AARP's Five Tips for Starting a Conversation about Money Matters
By Jean Setzfand, Vice President, Financial Security, AARP Education and Outreach
During the holidays, many of us will be spending more time with our families and aging parents. Sometimes it's surprising to witness a decline in health -- especially mental health -- since we last saw them. Often, whether it's out of respect for our parents or simply our own discomfort, we choose to overlook the visible signs of difficulty or "diminished capacity." Without help, a family member with cognitive impairments could quickly blow his savings or, worse, fall victim to scam artists and fraudsters. If you want to help an aging relative with his financial decisions, follow these five AARP tips on how to get started.
Tip #1: Broach the Subject
Start the conversation with a positive question like, "How I can help make sure that your finances are handled with your wishes in mind?" Assure him that you're looking out for his best interests. It's important to tread carefully; some families find the best way to avoid family friction is to hire a certified financial planner or accountant to help. Visit www.aarp.org/protectyourfinances.
Tip #2: Size up the Situation
Ask for your parents' permission to review their bank account and investment information, insurance policies, mortgages and deeds, other loans, pension and Social Security statements.
Tip #3: Calculate Net Worth
You and your parents should know their net worth -- the difference between all their assets and all their liabilities. Be sure to list all bank accounts and stock, mutual funds and bond holdings. Don't forget the contents of a safe-deposit box. It's wise to be conservative, so underestimate the value of assets and overestimate the cost of liabilities.
Tip #4: Draft a Budget
Help your parent(s) draw up a relatively simple budget. Even if they've kept only simple records, you should be able to tell what their expenses are from old bills. Discuss what their future needs are likely to be. Visit www.aarp.org/protectyourfinances for more information.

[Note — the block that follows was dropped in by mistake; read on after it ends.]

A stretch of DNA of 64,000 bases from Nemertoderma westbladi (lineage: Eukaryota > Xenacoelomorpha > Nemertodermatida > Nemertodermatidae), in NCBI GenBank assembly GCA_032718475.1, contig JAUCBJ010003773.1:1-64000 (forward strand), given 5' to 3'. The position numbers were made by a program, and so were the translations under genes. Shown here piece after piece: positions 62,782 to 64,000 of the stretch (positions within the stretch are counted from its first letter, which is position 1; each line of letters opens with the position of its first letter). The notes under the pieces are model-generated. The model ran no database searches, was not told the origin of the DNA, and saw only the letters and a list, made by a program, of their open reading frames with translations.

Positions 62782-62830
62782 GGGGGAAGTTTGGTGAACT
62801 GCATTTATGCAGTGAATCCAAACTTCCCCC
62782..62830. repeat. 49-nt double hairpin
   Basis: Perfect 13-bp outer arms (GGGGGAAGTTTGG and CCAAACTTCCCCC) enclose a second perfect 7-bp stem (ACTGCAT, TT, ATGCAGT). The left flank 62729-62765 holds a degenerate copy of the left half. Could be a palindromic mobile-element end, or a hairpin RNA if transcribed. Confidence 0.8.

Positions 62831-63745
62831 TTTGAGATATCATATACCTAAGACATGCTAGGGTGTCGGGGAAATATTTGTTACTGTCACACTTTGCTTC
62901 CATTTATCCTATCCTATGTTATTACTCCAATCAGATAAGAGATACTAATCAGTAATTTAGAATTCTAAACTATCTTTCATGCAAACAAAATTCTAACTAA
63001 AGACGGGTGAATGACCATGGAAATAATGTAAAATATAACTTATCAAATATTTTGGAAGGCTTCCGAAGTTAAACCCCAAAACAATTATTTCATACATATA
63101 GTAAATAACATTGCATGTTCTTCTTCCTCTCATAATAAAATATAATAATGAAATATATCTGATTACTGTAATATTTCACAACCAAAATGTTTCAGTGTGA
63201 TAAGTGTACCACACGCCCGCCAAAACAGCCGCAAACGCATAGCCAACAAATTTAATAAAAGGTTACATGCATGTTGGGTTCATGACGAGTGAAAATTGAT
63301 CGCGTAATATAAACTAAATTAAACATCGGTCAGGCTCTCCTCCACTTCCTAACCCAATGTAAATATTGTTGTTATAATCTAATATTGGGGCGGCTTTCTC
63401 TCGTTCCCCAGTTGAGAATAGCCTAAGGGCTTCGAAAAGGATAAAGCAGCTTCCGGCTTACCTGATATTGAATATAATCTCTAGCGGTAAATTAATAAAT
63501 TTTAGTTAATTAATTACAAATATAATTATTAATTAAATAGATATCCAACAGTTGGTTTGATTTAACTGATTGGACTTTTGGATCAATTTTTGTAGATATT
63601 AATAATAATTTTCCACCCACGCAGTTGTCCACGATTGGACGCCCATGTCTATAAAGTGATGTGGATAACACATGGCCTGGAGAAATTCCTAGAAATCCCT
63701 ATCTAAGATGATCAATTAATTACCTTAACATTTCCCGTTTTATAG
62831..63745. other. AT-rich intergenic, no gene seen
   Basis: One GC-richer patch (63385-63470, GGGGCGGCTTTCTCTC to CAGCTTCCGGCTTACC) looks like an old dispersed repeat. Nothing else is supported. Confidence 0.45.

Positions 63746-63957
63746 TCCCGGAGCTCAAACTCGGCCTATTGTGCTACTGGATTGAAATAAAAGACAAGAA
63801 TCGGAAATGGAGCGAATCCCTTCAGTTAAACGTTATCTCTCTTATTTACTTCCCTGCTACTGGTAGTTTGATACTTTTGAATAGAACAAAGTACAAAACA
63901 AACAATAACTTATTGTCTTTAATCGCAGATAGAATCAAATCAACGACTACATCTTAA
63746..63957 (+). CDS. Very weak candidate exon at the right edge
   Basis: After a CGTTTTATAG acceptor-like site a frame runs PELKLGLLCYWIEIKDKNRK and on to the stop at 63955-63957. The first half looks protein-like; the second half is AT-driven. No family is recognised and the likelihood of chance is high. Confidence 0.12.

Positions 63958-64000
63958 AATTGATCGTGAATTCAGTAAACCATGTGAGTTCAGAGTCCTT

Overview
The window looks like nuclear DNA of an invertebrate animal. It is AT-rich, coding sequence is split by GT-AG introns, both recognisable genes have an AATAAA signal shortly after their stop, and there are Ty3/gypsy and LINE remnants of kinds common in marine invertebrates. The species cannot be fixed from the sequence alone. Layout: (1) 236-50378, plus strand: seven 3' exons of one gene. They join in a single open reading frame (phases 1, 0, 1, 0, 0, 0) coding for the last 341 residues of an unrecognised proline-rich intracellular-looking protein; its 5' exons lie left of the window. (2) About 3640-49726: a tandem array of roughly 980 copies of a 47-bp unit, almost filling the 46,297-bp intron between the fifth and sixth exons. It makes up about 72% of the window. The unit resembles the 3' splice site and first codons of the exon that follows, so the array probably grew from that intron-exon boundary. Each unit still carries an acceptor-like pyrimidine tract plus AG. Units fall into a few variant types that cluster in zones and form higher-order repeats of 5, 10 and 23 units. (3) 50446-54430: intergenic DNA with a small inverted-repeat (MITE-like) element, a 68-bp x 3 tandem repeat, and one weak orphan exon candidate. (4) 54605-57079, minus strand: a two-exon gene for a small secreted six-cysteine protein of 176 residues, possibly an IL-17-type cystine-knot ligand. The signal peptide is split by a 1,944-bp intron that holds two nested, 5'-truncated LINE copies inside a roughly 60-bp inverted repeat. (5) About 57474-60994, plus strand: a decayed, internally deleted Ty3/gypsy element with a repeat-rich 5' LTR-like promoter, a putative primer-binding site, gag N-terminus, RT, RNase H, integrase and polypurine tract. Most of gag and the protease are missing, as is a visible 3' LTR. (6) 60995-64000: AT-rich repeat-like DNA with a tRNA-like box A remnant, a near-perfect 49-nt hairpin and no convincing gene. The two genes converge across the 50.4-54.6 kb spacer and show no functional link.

Tip # 5: Plan Ahead
Talk to your parents about getting their legal affairs in order and their wishes in writing. Steps they may need to take include: designing a will or other estate plans; designating a financial decision-maker through a power of attorney; buying Medigap, life or long-term care insurance; and creating legal documents to guide future health-care decisions. For more information, go to http://www.aarp.org/money/estate-planning/info-03-2009/faq_power_of_attorney.htm....
For some, the capacity to handle financial affairs is one of the first to go as we age. But people with mild cognitive impairment may still have the legal and emotional capacity to designate a trusted person to act as their financial agent, and it doesn't have to involve going to court. A few simple advance planning tools -- including a power of attorney, joint bank accounts and trusts -- can go a long way toward protecting vulnerable parents.
It might feel overwhelming or inappropriate to talk to your parents about their situation or to offer help, but it can be one of the most caring things you ever do. In fact, consider it your holiday gift -- rather than wrapping up another cheesy tie, consider giving them the more valuable gift of "financial caregiving."
Take AARP's online quiz to see if you can recognize the signs of diminished capacity in your loved one, http://www.aarp.org/money/scams-fraud/info-10-2011/elder-financial-abuse-trivia-....
Please visit www.aarp.org/protectyourfinances to find more information on these and other financial issues.
Jean C. Setzfand is Vice President of the Financial Security Team in the Education and Outreach group at AARP. She leads AARP's educational and outreach efforts aimed at helping Americans achieve financial 'peace of mind' in retirement.